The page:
Benefits of biochar and its combination with nitrogen fertilization for soil quality and grain yields of barley, wheat and corn
Lipiec 02, 2019
Styczeń 03, 2020
In this 3-year-long study, significant impacts of biochar alone or in combination with nitrogen fertilization at different doses on the change in the soil chemical properties and grain yields of barley, wheat and corn were demonstrated in a field experiment established at the experimental station of the Slovak University of Agriculture in Nitra, Slovakia. Soil samples were taken from plots treated with biochar at different doses (0, 10 and 20 t ha-1) and with three levels of N fertilization (0, 1-st, 2-nd intensity of N fertilization) during the years 2014 – 2016. The results showed that the application of biochar had a positive effect on the increase of soil pH, as the soil pH rose with the increasing application doses of biochar. The effect of biochar and its combination with N fertilizer increased SOC in the range of 8 – 79%. The mean seasonal concentrations of NO3- and NH4+ between the different treatments were not significantly different. The NH4+ content in the soil was affected by the application of N fertilizers, but not by biochar. The application of biochar reduced the NO3- concentration in the soil. The ability of biochar to increase the grain yields over the monitored period ranged from 1% up to 42%, but this effect of biochar significantly diminished two years after its application to the soil. Biochar and biochar combined with nitrogen fertilization appears to be a promising practice to improve sustainability of intensive agriculture by enhancing chemical properties of soil (increase of soil pH and soil organic matter), although the effects on grain yields are not long-term ones.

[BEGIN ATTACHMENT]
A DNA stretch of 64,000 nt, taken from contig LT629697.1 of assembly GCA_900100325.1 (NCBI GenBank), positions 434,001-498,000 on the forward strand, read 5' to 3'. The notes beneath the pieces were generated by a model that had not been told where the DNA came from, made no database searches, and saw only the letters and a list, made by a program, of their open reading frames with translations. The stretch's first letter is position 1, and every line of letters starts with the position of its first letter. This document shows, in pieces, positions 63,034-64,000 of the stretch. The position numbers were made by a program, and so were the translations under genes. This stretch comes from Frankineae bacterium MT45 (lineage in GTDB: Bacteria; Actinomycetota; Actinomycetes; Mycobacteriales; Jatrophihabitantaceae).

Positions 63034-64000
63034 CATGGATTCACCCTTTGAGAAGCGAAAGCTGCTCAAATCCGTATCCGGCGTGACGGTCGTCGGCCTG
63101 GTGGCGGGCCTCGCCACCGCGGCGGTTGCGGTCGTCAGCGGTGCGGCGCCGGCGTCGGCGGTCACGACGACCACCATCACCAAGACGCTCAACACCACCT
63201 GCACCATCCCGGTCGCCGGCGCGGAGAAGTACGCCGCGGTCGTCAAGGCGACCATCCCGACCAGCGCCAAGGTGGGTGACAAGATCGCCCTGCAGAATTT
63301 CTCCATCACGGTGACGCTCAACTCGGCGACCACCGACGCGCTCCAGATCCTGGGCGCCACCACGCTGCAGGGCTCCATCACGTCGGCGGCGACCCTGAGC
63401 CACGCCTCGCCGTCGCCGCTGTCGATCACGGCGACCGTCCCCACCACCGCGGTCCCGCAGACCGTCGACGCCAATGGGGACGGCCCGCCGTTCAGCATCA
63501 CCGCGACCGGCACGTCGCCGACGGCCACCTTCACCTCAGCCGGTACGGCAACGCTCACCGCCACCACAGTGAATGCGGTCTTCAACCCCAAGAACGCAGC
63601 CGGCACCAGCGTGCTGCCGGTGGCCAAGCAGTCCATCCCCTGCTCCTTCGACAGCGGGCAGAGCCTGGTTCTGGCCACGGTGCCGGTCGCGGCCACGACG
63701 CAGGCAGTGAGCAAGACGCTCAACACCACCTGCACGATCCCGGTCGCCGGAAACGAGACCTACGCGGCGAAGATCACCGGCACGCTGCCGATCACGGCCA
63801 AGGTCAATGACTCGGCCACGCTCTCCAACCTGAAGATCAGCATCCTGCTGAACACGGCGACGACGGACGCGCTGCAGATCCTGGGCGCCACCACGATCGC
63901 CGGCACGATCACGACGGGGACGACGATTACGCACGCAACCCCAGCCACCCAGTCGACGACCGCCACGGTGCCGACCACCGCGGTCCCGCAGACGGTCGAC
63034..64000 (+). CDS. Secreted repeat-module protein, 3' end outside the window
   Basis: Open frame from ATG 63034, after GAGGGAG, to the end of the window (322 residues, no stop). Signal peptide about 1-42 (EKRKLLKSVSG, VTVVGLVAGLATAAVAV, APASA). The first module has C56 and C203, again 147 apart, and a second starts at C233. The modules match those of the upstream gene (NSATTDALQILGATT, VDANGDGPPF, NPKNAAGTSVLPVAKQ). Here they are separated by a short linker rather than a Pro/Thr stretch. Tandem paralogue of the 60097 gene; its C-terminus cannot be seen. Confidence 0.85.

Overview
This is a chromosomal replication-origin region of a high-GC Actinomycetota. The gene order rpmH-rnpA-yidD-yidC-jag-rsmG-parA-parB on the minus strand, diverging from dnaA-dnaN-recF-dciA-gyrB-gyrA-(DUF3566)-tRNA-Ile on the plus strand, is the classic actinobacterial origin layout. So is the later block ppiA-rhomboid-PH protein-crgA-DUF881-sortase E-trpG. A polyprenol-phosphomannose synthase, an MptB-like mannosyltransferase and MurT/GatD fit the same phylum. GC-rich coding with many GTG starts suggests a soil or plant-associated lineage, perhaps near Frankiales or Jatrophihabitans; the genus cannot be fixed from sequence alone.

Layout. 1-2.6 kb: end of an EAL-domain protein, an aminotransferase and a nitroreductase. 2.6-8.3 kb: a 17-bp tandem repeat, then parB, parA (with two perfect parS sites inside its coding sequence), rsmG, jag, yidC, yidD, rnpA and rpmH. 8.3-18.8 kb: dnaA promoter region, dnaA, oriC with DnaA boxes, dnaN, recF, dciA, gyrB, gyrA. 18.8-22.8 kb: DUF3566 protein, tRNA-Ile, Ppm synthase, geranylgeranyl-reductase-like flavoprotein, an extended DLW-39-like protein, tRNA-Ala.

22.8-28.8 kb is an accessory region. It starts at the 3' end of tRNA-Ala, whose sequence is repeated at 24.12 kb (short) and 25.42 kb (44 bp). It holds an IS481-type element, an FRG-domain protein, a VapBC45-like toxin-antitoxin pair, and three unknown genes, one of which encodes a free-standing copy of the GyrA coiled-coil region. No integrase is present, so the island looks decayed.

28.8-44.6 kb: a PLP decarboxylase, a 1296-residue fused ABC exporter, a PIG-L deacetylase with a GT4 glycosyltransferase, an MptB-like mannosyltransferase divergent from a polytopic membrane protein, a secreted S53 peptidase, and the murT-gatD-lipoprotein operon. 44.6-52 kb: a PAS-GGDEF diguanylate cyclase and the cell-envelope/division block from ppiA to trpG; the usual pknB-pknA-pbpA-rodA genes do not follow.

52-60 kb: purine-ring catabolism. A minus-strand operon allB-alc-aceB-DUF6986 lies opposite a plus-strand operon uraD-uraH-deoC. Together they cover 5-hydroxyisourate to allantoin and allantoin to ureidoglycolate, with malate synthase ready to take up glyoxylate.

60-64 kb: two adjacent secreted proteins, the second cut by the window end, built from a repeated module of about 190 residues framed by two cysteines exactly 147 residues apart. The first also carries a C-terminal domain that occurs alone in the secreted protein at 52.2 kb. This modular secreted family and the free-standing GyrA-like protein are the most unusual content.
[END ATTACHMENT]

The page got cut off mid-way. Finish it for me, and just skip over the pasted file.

Horák J., Šimanský V., Aydin E. 2020. Benefits of biochar and its combination with nitrogen fertilization for soil quality and grain yields of barley, wheat and corn. J. Elem., 25(2): 443-458. DOI: 10.5601/jelem.2019.24.3.1887
soil organic carbon, soil pH, NO3- and NH4+ concentration, spring barley, corn, wheat